Apologies for the delay.
In this week’s seminar, I will present the chapter on Mass Media by John Durham Peters. I would also like to incorporate elements from Networks by Alexander Galloway and Imagined Communities by Benedict Anderson.
All three discuss power, control and perception, and therefore I think it would be beneficial to include all three in our discussion this week. I will start with a review of the chapter readings and incorporate additional communications scholars into our discussion, including Marshall McLuhan, Roland Barthes and Noam Chomsky, who I believe will aid in fleshing out some elements of discussion.
To summarize Imagined Communities (and I’ll provide additional detail where relevant in the presentation):
“In fact, all communities larger than primordial villages of face to face contact (and perhaps even these) are imagined. Communities are to be distinguished, not by falsity/genuineness, but by the style in which they are imagined” (6).
In Imagined Communities: Reflections on the Origin and Spread of Nationalism Benedict Anderson discusses the concept of ‘nationalism’ as cultural artefact – an imagined political community – and quotes Ernest Gellner – “Nationalism is not the awakening of nations to self consciousness: it invents nations where they do not exist’ (Gellner, Thought and Change, p. 169). Using a case study, Anderson describes the 3 institutions of power that were used by the colonial project in constructing the imagined community of the nation. These are: the census, the map and the museum. These three institutions are described as having “…[P]rofoundly shaped the way in which the colonial state imagined its dominion – the nature of human beings it ruled, the geography of its domain, and the legitimacy of its ancestry” (164).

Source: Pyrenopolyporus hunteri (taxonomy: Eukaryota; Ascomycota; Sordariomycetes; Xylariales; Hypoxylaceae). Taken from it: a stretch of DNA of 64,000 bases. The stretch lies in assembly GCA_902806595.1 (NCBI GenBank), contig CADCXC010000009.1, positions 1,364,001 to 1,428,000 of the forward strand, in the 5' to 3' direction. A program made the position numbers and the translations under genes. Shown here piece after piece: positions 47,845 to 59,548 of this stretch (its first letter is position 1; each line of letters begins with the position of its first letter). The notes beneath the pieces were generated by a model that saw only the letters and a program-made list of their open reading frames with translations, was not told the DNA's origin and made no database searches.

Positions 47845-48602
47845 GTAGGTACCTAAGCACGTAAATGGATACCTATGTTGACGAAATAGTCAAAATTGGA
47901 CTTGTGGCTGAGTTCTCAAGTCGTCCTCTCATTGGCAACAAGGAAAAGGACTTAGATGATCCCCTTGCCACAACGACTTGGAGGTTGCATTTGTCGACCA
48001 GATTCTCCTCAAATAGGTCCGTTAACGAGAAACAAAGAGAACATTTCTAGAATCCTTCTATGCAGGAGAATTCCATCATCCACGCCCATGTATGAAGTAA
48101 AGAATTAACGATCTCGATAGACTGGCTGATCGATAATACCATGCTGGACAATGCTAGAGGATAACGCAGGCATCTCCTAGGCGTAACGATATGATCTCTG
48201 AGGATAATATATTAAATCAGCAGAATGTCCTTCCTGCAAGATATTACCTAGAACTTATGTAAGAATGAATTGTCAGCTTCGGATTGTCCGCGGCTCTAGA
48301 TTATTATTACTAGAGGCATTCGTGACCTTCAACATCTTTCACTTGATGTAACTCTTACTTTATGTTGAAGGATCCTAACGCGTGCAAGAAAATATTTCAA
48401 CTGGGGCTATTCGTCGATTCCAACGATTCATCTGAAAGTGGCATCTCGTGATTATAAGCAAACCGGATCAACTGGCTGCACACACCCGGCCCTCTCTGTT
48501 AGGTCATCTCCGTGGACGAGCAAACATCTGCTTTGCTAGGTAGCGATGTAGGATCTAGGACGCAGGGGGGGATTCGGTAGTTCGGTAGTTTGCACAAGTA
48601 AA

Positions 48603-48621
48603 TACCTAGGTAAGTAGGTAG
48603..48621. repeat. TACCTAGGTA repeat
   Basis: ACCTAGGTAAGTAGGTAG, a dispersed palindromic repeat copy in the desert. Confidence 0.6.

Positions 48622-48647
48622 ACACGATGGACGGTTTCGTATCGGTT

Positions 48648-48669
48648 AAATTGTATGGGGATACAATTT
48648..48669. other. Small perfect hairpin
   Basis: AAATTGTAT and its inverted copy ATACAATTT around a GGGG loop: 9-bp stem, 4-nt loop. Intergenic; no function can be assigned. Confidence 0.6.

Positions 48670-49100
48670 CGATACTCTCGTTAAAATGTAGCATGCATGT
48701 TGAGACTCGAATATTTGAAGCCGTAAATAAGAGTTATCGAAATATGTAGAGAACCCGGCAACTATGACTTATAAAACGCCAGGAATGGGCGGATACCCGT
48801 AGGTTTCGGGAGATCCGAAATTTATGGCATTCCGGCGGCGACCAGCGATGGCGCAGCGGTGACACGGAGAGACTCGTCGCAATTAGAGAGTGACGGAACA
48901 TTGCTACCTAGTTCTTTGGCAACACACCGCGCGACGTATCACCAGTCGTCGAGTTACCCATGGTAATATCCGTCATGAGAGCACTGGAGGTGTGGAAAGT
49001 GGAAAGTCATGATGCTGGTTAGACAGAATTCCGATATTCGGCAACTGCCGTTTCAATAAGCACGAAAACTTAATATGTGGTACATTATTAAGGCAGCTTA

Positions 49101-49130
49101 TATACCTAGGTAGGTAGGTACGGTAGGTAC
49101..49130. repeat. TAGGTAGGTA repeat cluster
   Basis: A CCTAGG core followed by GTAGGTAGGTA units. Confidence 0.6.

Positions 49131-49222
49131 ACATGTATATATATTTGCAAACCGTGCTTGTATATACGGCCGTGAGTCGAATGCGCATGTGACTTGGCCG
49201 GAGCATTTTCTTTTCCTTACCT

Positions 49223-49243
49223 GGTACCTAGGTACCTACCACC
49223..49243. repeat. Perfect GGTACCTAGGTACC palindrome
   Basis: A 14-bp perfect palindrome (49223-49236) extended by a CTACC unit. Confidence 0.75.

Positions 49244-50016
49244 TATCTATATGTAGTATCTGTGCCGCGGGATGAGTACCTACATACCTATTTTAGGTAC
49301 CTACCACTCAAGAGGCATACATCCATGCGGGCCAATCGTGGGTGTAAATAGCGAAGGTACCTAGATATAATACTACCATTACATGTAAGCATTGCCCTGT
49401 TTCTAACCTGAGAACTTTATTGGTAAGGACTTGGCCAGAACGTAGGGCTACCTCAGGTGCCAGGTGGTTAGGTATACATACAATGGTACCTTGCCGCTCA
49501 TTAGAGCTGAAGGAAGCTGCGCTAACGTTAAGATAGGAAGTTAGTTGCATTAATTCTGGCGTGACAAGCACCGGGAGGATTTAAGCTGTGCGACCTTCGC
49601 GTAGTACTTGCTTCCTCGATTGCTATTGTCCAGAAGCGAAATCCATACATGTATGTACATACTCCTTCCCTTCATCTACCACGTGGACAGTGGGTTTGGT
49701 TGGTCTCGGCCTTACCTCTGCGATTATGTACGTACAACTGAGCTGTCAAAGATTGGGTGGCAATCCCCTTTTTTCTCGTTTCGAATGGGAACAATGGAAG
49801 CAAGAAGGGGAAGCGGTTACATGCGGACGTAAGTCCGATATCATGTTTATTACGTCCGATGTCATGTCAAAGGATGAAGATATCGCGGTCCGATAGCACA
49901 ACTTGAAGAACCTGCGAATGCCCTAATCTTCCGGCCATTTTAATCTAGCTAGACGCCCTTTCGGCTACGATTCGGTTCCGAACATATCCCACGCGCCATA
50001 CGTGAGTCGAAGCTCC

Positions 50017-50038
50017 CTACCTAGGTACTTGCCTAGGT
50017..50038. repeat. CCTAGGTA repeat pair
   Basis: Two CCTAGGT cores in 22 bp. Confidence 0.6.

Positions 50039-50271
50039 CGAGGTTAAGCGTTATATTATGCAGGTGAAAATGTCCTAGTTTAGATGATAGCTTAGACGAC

These three institutions created a classificatory grid, which could be applied with flexibility to a multitude of things. “The effect of the grid was always to be able to say of anything that it was this, not that; it belonged here, not there. It was bounded, determinate, and therefore in principle – countable” (185). Anderson describes this style of imagining to be a product of the technologies of the time – navigation, photography and print, to name a few – and the “deep, driving power of capitalism”.
Some things we may consider are:
What is the imagined community?
How can we apply imagined community to a broader discussion on mass media and the network?
The featured image is of “Echo House” (2007) by Olafur Eliasson. In “Echo House” a reflective curtain is dropped in front of the audience, showing audience members their every gesture. Each sound they made—from coughs to claps—was mimicked sonically by the orchestra. The audience would soon take the lead, improvising a score of shouts and ring tones. I thought it was interesting because it was intended mirror the group decision-making found online; and foster interactivity without the screen.